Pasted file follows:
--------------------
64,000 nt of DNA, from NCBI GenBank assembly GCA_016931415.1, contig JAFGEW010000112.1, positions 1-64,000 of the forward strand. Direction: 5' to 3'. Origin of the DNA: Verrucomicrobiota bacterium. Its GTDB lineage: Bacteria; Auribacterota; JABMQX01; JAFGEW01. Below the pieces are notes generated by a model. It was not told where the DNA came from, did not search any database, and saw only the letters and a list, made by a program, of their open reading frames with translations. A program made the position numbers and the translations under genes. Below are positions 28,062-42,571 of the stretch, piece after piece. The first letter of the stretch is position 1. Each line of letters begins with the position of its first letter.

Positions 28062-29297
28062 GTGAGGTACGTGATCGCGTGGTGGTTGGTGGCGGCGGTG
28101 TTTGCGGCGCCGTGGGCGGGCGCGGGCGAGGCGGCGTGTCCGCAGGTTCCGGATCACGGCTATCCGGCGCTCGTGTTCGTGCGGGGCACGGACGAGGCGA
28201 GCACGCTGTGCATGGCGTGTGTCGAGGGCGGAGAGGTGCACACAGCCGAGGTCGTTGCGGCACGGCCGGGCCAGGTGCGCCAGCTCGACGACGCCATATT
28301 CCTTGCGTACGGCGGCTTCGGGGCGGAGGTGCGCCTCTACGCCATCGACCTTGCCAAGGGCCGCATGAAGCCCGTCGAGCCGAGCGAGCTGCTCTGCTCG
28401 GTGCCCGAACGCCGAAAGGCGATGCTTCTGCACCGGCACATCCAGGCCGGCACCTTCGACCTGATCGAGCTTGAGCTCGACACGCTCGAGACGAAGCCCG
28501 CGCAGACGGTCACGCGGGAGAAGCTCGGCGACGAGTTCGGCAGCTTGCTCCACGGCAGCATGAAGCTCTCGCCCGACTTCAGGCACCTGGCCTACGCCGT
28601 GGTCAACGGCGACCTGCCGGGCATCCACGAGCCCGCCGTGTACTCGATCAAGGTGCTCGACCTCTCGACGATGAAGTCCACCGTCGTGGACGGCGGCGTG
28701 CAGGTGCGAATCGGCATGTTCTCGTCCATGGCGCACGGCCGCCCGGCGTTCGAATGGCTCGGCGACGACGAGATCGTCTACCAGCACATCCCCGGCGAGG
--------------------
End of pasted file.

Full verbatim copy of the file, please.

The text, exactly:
64,000 nt of DNA, from NCBI GenBank assembly GCA_016931415.1, contig JAFGEW010000112.1, positions 1-64,000 of the forward strand. Direction: 5' to 3'. Origin of the DNA: Verrucomicrobiota bacterium. Its GTDB lineage: Bacteria; Auribacterota; JABMQX01; JAFGEW01. Below the pieces are notes generated by a model. It was not told where the DNA came from, did not search any database, and saw only the letters and a list, made by a program, of their open reading frames with translations. A program made the position numbers and the translations under genes. Below are positions 28,062-42,571 of the stretch, piece after piece. The first letter of the stretch is position 1. Each line of letters begins with the position of its first letter.

Positions 28062-29297
28062 GTGAGGTACGTGATCGCGTGGTGGTTGGTGGCGGCGGTG
28101 TTTGCGGCGCCGTGGGCGGGCGCGGGCGAGGCGGCGTGTCCGCAGGTTCCGGATCACGGCTATCCGGCGCTCGTGTTCGTGCGGGGCACGGACGAGGCGA
28201 GCACGCTGTGCATGGCGTGTGTCGAGGGCGGAGAGGTGCACACAGCCGAGGTCGTTGCGGCACGGCCGGGCCAGGTGCGCCAGCTCGACGACGCCATATT
28301 CCTTGCGTACGGCGGCTTCGGGGCGGAGGTGCGCCTCTACGCCATCGACCTTGCCAAGGGCCGCATGAAGCCCGTCGAGCCGAGCGAGCTGCTCTGCTCG
28401 GTGCCCGAACGCCGAAAGGCGATGCTTCTGCACCGGCACATCCAGGCCGGCACCTTCGACCTGATCGAGCTTGAGCTCGACACGCTCGAGACGAAGCCCG
28501 CGCAGACGGTCACGCGGGAGAAGCTCGGCGACGAGTTCGGCAGCTTGCTCCACGGCAGCATGAAGCTCTCGCCCGACTTCAGGCACCTGGCCTACGCCGT
28601 GGTCAACGGCGACCTGCCGGGCATCCACGAGCCCGCCGTGTACTCGATCAAGGTGCTCGACCTCTCGACGATGAAGTCCACCGTCGTGGACGGCGGCGTG
28701 CAGGTGCGAATCGGCATGTTCTCGTCCATGGCGCACGGCCGCCCGGCGTTCGAATGGCTCGGCGACGACGAGATCGTCTACCAGCACATCCCCGGCGAGG